Trisha Shetty (Editor)

HMS Ganges (1821)

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Name  HMS Ganges
Laid down  May 1819
Construction started  May 1819
Place built  Bombay Dockyard
Builder  Bombay Dockyard
Ordered  4 June 1816
Fate  Broken up, 1930
Launched  10 November 1821
Propulsion  Sail
Hull material  Wood
HMS Ganges (1821) httpsuploadwikimediaorgwikipediacommonsthu
Renamed  1906, HMS Tenedos III 1910, HMS Indus V 1922, HMS Impregnable III
Class and type  Canopus-class ship of the line

HMS Ganges was an 84-gun second-rate ship of the line of the Royal Navy, launched on 10 November 1821 at Bombay Dockyard, constructed from teak. She is notable for being the last sailing ship of the Navy to serve as a flagship, and was the second ship to bear the name.

Admiralty orders of 4 June 1816 directed her to be built as a facsimile of HMS Canopus (the ex-French ship Franklin, which had fought at the Battle of the Nile). Building began in May 1819, under the direction of master shipbuilder Jamsetjee Bomanjee Wadia.

She was commissioned at Portsmouth in 1823, and served in several locations over the following decades. Notable events included a period as flagship of the South America Station for three years, during which she landed Royal Marines in Rio de Janeiro after a mutiny by Brazilian soldiers. She also saw action in the Mediterranean in 1838–40, bombarding Beirut and blockading Alexandria. She was paid off during the Crimean War, and saw no action.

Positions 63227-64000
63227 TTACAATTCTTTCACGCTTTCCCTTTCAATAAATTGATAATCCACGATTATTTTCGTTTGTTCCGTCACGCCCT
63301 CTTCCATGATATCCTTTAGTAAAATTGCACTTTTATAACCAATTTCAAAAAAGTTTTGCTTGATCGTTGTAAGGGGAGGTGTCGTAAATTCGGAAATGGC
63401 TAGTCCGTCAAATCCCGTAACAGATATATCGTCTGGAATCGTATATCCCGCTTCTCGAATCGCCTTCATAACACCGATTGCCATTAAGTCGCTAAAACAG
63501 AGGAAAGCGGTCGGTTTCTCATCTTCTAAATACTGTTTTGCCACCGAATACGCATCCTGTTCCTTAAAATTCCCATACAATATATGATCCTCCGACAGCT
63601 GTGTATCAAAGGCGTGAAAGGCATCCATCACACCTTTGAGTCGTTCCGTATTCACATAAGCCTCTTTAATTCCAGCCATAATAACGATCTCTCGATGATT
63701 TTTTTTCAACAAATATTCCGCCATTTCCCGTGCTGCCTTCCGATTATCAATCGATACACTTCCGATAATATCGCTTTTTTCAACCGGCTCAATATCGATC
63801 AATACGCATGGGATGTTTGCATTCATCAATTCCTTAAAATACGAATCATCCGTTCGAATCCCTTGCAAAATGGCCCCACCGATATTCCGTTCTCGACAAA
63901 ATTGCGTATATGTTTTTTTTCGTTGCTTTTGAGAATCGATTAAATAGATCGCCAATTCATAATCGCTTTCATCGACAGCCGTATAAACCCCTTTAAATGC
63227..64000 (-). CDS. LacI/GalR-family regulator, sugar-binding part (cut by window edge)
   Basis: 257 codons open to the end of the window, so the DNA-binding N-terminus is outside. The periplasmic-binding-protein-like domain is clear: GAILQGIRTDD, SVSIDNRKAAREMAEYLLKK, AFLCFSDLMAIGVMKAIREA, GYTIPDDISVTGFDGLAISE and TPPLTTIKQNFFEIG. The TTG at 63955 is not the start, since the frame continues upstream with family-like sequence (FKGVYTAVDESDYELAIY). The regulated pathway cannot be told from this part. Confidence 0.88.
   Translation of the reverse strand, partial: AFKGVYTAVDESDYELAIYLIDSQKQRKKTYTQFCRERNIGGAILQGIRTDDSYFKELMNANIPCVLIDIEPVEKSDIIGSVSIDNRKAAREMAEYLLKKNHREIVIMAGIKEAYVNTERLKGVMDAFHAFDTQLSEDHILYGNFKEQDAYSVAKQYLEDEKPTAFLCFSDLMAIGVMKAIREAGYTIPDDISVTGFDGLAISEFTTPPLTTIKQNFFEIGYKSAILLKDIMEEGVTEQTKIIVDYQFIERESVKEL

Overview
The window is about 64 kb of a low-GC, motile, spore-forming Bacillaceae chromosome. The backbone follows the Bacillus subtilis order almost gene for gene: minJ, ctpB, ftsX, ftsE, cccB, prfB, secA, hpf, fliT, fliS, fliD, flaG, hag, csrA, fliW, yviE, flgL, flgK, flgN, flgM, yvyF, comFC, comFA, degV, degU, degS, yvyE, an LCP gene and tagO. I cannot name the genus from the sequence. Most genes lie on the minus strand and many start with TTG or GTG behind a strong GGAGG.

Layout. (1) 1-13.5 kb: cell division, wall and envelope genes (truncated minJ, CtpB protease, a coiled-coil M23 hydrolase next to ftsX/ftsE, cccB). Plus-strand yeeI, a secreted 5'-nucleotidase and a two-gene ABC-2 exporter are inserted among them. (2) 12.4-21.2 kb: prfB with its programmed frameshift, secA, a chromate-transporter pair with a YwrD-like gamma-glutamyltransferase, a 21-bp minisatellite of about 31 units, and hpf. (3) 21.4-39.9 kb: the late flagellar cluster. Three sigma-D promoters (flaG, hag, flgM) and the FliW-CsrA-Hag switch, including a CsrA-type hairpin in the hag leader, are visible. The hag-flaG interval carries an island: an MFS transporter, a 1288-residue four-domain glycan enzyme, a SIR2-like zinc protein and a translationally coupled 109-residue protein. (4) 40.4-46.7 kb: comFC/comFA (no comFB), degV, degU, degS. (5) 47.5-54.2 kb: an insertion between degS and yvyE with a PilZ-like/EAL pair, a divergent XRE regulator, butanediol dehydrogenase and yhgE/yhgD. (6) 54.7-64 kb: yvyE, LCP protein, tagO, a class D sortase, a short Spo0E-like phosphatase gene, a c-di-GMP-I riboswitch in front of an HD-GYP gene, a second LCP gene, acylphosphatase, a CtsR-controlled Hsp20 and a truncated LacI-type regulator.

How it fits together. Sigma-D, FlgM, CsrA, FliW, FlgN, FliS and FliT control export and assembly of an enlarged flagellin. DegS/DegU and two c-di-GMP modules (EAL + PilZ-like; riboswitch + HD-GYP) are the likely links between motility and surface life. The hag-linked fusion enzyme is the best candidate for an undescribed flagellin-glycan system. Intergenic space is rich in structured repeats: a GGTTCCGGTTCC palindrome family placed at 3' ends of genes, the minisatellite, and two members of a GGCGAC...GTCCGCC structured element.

From 1857–61, she was the flagship of the Pacific Station, based at Valparaíso, Chile under the command of Rear admiral Robert Lambert Baynes. She spent considerable time addressing the San Juan Boundary Dispute from the Esquimalt Royal Navy Dockyard at the Colony of Vancouver Island after which she returned to England to be converted into a training ship; she began service as the training ship HMS Ganges in 1865 at Mylor Harbour, near Falmouth; in 1899, she was moved to Harwich.

In 190, she became part of RNTE (Royal Naval Training Establishment) Shotley, which also included the ships HMS Caroline and HMS Boscawen III.

In 1906, she was renamed Tenedos III, then moved to Devonport to become part of the training establishment HMS Indus; on 13 August 1910, she was renamed Indus V. In October 1922, she was renamed Impregnable III and transferred to the training establishment HMS Impregnable, also at Devonport. In 1923, she was finally taken out of service and transferred to the dockyard, and in 1929 she was sold for breaking up. In 1930, after over a century in service, she was finally broken up at Plymouth. The captain's cabin in the stern was used in the construction of the art-deco hotel on Burgh Island in Devon, where it still remains to this day. In 1933, timbers from the ship were also used to construct the cross which stands outside the eastern end of Guildford Cathedral in Surrey.

The town of Ganges, British Columbia and the adjacent waters of Ganges Harbour are named for HMS Ganges. The community of Vesuvius Bay, also on Saltspring Island, was named for HMS Vesuvius, which, with Ganges, was also assigned to the Pacific Station.

The ships badge has been adopted by the Saltspring Island Sailing Club and the badge's distinctive elephant is the key symbol in the club's burgee. In addition the transom board of one of HMS Ganges' ships boats has pride of place in Centennial Park in the town of Ganges, B.C.


HMS Ganges (1821) Wikipedia

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